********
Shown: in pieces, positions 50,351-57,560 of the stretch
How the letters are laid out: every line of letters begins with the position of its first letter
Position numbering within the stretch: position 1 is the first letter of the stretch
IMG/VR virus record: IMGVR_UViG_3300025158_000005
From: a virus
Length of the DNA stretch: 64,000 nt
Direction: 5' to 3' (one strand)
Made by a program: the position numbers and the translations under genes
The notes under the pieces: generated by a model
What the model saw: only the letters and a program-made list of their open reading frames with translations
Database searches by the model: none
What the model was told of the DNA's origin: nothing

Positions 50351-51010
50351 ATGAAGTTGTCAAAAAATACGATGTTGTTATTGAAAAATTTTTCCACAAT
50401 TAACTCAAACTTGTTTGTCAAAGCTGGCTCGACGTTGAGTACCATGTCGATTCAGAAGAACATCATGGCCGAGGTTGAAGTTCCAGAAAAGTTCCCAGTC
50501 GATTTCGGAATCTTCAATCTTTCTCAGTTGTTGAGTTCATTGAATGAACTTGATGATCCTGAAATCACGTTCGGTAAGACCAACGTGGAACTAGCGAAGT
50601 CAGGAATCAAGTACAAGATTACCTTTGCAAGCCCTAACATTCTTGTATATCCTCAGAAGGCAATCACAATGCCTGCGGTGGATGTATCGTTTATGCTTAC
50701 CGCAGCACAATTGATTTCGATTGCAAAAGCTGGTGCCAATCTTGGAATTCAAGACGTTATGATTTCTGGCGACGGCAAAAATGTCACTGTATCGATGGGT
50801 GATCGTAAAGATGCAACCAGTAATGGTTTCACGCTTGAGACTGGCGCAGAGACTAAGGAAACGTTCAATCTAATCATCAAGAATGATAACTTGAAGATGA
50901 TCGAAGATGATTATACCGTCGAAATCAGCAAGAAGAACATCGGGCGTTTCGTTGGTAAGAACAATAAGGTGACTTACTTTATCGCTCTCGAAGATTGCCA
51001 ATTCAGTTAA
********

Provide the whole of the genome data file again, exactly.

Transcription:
Shown: in pieces, positions 50,351-57,560 of the stretch
How the letters are laid out: every line of letters begins with the position of its first letter
Position numbering within the stretch: position 1 is the first letter of the stretch
IMG/VR virus record: IMGVR_UViG_3300025158_000005
From: a virus
Length of the DNA stretch: 64,000 nt
Direction: 5' to 3' (one strand)
Made by a program: the position numbers and the translations under genes
The notes under the pieces: generated by a model
What the model saw: only the letters and a program-made list of their open reading frames with translations
Database searches by the model: none
What the model was told of the DNA's origin: nothing

Positions 50351-51010
50351 ATGAAGTTGTCAAAAAATACGATGTTGTTATTGAAAAATTTTTCCACAAT
50401 TAACTCAAACTTGTTTGTCAAAGCTGGCTCGACGTTGAGTACCATGTCGATTCAGAAGAACATCATGGCCGAGGTTGAAGTTCCAGAAAAGTTCCCAGTC
50501 GATTTCGGAATCTTCAATCTTTCTCAGTTGTTGAGTTCATTGAATGAACTTGATGATCCTGAAATCACGTTCGGTAAGACCAACGTGGAACTAGCGAAGT
50601 CAGGAATCAAGTACAAGATTACCTTTGCAAGCCCTAACATTCTTGTATATCCTCAGAAGGCAATCACAATGCCTGCGGTGGATGTATCGTTTATGCTTAC
50701 CGCAGCACAATTGATTTCGATTGCAAAAGCTGGTGCCAATCTTGGAATTCAAGACGTTATGATTTCTGGCGACGGCAAAAATGTCACTGTATCGATGGGT
50801 GATCGTAAAGATGCAACCAGTAATGGTTTCACGCTTGAGACTGGCGCAGAGACTAAGGAAACGTTCAATCTAATCATCAAGAATGATAACTTGAAGATGA
50901 TCGAAGATGATTATACCGTCGAAATCAGCAAGAAGAACATCGGGCGTTTCGTTGGTAAGAACAATAAGGTGACTTACTTTATCGCTCTCGAAGATTGCCA
51001 ATTCAGTTAA